Donald Trump Accepts Joe Rogan's Offer to Moderate a 4-Hour Debate With Joe Biden

Joe Rogan offered to moderate a 4-hour debate between presidential candidates, President Donald Trump and opponent Joe Biden and it seems like Trump is down for it! In a tweet sent out by Tim Kennedy — a retired MMA fighter — he announced Rogan's interest in doing this when he discussed it on The Joe Rogan Experience podcast and asked who was on board as well, and Trump said he is. "On my podcast with [Joe Rogan] he offered to moderate a debate between [Joe Biden] and [Donald Trump] It would be four hours with no live audience. Just the two candidates, cameras, and their vision of how to move this country forward. Who wants this?" he posted using the hashtags "debate" and "election 2020." Trump responded, "I do!"

Several of their followers had plenty to say about having such debate, while some are in favor, some are firm that it's only talk and won't happen. However, if it does, Rogan did explain how he wants it to go down. "First fo all, I want no one else in the room, just the three of us, and you'd have to stream it live so no one can edit it, and I would want them in there for four hours," Rogan detailed according to the New York Post. "If they wanted to do that — the both wanted to come here in Austin, sit down and have a debate — I would 100% do it."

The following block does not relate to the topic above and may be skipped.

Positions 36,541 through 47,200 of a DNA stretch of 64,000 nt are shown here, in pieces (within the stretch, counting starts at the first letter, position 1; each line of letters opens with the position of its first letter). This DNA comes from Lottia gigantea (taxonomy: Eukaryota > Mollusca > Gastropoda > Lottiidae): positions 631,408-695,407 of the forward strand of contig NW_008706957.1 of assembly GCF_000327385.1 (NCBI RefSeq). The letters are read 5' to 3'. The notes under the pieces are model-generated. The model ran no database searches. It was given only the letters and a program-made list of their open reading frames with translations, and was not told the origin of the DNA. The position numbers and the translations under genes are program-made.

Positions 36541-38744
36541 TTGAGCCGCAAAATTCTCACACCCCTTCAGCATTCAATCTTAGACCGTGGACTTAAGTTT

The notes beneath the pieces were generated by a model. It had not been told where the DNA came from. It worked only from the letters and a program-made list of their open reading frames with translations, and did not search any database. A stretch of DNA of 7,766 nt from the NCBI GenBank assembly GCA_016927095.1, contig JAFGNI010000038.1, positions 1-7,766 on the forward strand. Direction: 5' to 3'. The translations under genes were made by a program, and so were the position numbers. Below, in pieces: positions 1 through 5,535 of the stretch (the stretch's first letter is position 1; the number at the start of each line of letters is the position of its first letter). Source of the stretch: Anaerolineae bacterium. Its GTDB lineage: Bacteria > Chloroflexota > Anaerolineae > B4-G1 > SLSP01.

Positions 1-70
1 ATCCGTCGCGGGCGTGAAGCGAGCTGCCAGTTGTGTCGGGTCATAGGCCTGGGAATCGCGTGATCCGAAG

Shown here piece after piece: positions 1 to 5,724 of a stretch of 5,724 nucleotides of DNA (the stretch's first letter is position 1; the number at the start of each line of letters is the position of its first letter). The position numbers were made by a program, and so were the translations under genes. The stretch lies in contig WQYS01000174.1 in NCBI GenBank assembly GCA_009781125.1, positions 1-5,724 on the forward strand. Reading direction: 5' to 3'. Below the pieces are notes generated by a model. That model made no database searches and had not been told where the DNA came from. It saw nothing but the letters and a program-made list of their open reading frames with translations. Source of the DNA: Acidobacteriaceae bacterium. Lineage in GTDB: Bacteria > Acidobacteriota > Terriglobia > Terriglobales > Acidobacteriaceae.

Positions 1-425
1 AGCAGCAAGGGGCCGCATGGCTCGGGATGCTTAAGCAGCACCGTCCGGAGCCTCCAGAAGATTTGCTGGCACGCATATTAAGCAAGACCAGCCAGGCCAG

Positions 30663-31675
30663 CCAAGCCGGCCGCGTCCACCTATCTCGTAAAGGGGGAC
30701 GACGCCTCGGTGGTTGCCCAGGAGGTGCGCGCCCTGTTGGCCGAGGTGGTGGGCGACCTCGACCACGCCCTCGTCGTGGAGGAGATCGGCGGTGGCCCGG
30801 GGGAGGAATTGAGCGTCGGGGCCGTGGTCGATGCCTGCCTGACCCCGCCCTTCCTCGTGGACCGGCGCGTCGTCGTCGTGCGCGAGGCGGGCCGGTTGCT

He continued, "But I don't think that Biden can handle it. I think Biden is like, I think he's, I mean people get mad at me for saying this, I think there's something wrong and I don't think there's something wrong, because I'm guessing, or because I'm pro-Trump. I've seen him fall apart." Both candidates have agreed to three different debates this year with the first one being held in Cleveland on Sept. 29, the second one in Miami on Oct. 15 and the third in Nashville on Oct. 22.


Voting will be slightly different this year due to the pandemic, and recently a federal judge has banned the United States Postal Service from sending out election mailers that contain "false statements." The USPS was initially accused by Colorado Secretary of State Jena Griswold, and according to her they were accused of sending Colorado voters mail containing false information, including that voters are expected to request a mail-in ballot in order to receive one.